Official newspaper of The University of Texas at Austin

The Daily Texan

Official newspaper of The University of Texas at Austin

The Daily Texan

Official newspaper of The University of Texas at Austin

The Daily Texan

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October 4, 2022

Musician sheds not-so-rosy light on labels, lo-fi

Ariel Pink doesn’t necessarily believe in the labels critics and his fans have attached to his aesthetic since he began making music in 1996. Actually, Pink and his band, Ariel Pink’s Haunted Graffiti, are irritated by those labels and think they have led people to make some illegitimate misconceptions about his music.

Take for instance, “hypnagogic pop,” a term coined by critic David Keenan in summer 2009 used to describe music that “refashions ‘80s chart pop-rock into a hazy, psychedelic drone.” While many music journalists have been quick to point out hypnagogic pop and lo-fi music as the precursors to today’s popular chillwave and surf pop genres, Pink, on the other hand, has been quick to dismiss those labels as skewed and bias. It happened in 2006 as well, when bloggers and music journalists attempted to create a “hauntology” canon that would include artists like Pink and the entire roster of the United Kingdom-based Ghost Box record label; that genre eventually deflated under the weight of its own vanity.

Rather than embrace the ideals that those genres champion — musical nostalgia as a reactionary element against the polished indie pop of the 2000s and a sort of cosmopolitan unity of underground genres from the 1970s to the mid-1990s — Ariel Pink just wants to make music and not have to worry about falling in line with other artists. To that end, he has released several dozen proper albums and underground albums, often in CD-R and cassette form.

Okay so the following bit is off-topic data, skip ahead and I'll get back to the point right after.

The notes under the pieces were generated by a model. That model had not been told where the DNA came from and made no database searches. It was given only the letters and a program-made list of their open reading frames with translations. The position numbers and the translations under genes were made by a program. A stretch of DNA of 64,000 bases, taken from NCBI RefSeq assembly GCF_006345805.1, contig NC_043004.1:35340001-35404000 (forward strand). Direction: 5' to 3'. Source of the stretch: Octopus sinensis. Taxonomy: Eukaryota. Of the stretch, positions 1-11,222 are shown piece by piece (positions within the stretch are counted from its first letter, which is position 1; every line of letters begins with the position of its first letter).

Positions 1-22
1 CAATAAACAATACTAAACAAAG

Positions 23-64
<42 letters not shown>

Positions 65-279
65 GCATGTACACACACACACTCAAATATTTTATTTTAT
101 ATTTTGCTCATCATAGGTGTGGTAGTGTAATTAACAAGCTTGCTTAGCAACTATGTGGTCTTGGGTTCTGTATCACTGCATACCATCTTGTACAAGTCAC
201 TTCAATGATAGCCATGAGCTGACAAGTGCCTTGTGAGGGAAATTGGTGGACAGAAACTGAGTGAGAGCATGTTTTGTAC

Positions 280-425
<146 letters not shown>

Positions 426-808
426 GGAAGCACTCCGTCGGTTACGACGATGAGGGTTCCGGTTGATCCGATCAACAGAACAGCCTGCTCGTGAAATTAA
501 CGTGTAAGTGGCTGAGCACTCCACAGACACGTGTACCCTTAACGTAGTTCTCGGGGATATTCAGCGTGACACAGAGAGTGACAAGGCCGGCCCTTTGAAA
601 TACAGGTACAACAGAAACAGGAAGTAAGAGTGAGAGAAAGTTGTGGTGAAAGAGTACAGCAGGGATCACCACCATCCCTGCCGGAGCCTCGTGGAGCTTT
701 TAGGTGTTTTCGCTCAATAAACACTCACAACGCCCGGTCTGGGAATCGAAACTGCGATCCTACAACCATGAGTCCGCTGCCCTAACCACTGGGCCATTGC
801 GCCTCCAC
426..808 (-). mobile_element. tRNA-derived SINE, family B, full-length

Pink’s latest opus, Before Today, was released this June and charted on the Billboard Top 200, something that is unheard of for an artist who remained underground for more than a decade.

In an interview with The Daily Texan at Fun Fun Fun Fest last weekend, Ariel Pink spoke more about what he believes his music really is, the new legacy of lo-fi bands and why he isn’t concerned that his albums tend to leak early.

The Daily Texan: The first thing I wanted to ask is if you’re still in touch with the older crowd, like–

Ariel Pink: Like R. Stevie Moore, Animal Collective, yeah, yeah, yeah.

DT: You read my mind. So you still–

AP: Yes! Yes, yes, yes.

DT: Well, I guess moving on, there’s this article that’s always fascinated me, and it grouped a bunch of artists together under the label “hypnagogic pop.”

AP: Yeah, I’m familiar with it.

DT: And I know the way labels are thrown around these days, Ariel Pink’s Haunted Graffiti was definitely associated with the resurgence in the lo-fi movement, from which hypnagogic pop and chillwave were eventually born. How do you feel about that?

AP: Well it’s gone, and nobody remembers that anymore. Lo-fi is a lot more irritating to me. It just stuck around and never fucking got out of fashion. I’ve redefined the meaning of lo-fi to where it’s now not what it once was. But I thought it was Sebadoh and ‘90s alternative rock. That’s what I thought of it as, and it’s not that anymore.

DT: So what are your feelings about the resurgence in what people now call lo-fi? I’m specifically talking about all the lo-fi stuff that’s come out of Los Angeles, and especially The Smell, where a lot of contemporary lo-fi has come out in the last few years.

AP: They’re just punk bands. It’s punk rock. The Beatles are lo-fi, man. I don’t even know what it means. I really don’t know what that means anymore.